By Pam Martens and Russ Martens: August 6, 2021 ~
When it comes to the top watchdog of trading on Wall Street, the Securities and Exchange Commission (SEC), that dog can’t hunt. It’s not that the career professionals at the SEC haven’t tried to hunt, it’s that when they get too close to ensnarling some powerful person on Wall Street, they are told to stand down. Having a Wall Street defense lawyer at the helm of the SEC under both Presidents Obama and Trump certainly hasn’t helped the matter. (See here and here.) The jury is still out on President Biden’s SEC Chair, Gary Gensler, who just took office on April 17. (It should be noted, however, that the case described below was settled by the SEC after he took office.)
The press release headlined the matter as if the case was all about JPMorgan Chase failing to register its Neovest trading platform as a registered broker dealer, like it was a paperwork glitch. But that was just the tip of the iceberg of what was going on here.
First of all, it didn’t just slip JPMorgan’s mind to register this trading platform with regulators. According to the SEC order, Neovest had been registered as a broker dealer with the SEC and the Wall Street self-regulator, FINRA, under the name Neovest Trading for more than a decade: from March 1996 through December 2006. JPMorgan bought Neovest in September 2005 and consciously made the decision to deregister Neovest Trading as a broker dealer in December of the following year. That meant that it fell off of the SEC and FINRA radar screens for supervision and monitoring.
JPMorgan has been trading on Wall Street for more than a century. It has hundreds of compliance personnel that fully understand that broker dealers engaging in trades with customers have to be registered with the SEC and FINRA. So if it consciously made the decision to deregister Neovest, while allowing it to continue conducting the same trading activity with customers – which the SEC order says it did – then it would appear that JPMorgan might have had an agenda.
According to the SEC order, Neovest had 550 customers, which were “mostly institutional investors and asset managers.” Buried in the SEC order is a startling and almost inconceivable breach of protecting the security of the accounts of those 550 customers. The SEC reveals this:
“From 2004 to April 2018, Neovest replicated an internal database containing customer authentication information from a server used to log customers onto the Market Data Platform to a server set up locally at one of Neovest’s most active and longstanding customers, which allowed that customer to log on to the OEMS Platform without having to connect through Neovest’s server. The replicated authentication database contained customer user names, passwords, email addresses, answers to security questions, and dashboard layout preferences.”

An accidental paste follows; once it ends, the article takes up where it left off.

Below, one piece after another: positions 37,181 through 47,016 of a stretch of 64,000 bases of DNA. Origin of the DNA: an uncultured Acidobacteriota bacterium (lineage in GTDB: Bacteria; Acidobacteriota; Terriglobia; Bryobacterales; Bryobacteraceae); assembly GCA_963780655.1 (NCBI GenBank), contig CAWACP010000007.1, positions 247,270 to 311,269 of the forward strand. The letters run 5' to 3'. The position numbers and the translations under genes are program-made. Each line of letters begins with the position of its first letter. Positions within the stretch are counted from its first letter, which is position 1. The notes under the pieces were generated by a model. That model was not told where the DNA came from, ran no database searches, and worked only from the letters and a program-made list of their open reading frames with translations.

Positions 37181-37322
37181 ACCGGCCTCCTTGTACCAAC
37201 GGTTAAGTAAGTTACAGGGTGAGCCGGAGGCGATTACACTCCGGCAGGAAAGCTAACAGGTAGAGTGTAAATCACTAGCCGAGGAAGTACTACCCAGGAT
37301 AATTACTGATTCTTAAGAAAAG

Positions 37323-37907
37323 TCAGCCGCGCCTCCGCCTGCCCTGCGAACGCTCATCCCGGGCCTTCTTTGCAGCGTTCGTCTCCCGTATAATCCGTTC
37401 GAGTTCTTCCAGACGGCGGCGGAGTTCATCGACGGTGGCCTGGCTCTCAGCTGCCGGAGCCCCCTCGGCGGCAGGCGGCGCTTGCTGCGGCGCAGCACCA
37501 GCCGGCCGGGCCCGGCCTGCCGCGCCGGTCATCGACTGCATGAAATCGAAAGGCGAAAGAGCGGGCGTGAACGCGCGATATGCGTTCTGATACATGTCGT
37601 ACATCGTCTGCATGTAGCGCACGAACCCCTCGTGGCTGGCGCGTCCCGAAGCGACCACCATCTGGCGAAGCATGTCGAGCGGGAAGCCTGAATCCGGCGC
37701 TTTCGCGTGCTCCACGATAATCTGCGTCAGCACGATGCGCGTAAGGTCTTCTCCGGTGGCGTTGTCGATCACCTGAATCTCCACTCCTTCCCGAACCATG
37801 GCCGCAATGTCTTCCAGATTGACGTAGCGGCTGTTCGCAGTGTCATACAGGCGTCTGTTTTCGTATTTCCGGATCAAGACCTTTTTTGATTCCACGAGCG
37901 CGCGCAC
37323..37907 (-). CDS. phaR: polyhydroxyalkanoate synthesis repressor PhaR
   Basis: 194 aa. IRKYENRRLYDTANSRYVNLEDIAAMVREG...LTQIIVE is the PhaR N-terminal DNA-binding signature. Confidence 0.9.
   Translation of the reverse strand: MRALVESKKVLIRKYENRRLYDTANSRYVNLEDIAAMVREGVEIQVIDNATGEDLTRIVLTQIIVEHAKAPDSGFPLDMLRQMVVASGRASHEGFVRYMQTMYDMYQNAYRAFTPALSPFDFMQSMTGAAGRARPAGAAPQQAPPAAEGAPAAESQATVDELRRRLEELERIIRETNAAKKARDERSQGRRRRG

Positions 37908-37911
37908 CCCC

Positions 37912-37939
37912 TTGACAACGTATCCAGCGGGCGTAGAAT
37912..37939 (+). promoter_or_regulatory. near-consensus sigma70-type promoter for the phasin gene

Let that sink in for a moment: one active customer – out of a total of 550 customers – was singled out to have access to the user names and passwords of 550 trading accounts, for 14 years.
A person with even a modest amount of curiosity would immediately want to know the name of that “active customer.” Was it a hedge fund that was allowed for 14 years to access 549 other institutional trading accounts and see what and when they were trading, thus gaining a huge market advantage?
The SEC does not provide the name of this “active customer.” It does not provide the names of the people at Neovest that gave this access to this “active customer,” nor does it charge these individuals or fine them.
We also do not learn from the SEC order whether the SEC examined the access logs on the “active customer’s” server to find out if it was, indeed, snooping into the trading of other customers’ accounts.
JPMorgan Chase reported an historic record $36.4 billion in profits for 2019 and $29.1 billion for the pandemic-impacted year of 2020. The SEC’s fine in this matter of a meaningless $2.75 million doesn’t even qualify as the cost of doing business; it’s not even the cost of doing lunch at JPMorgan Chase.
The SEC remains a dog that cannot or will not hunt. It has left Wall Street a dangerous and unrepentant band of thieves as a result.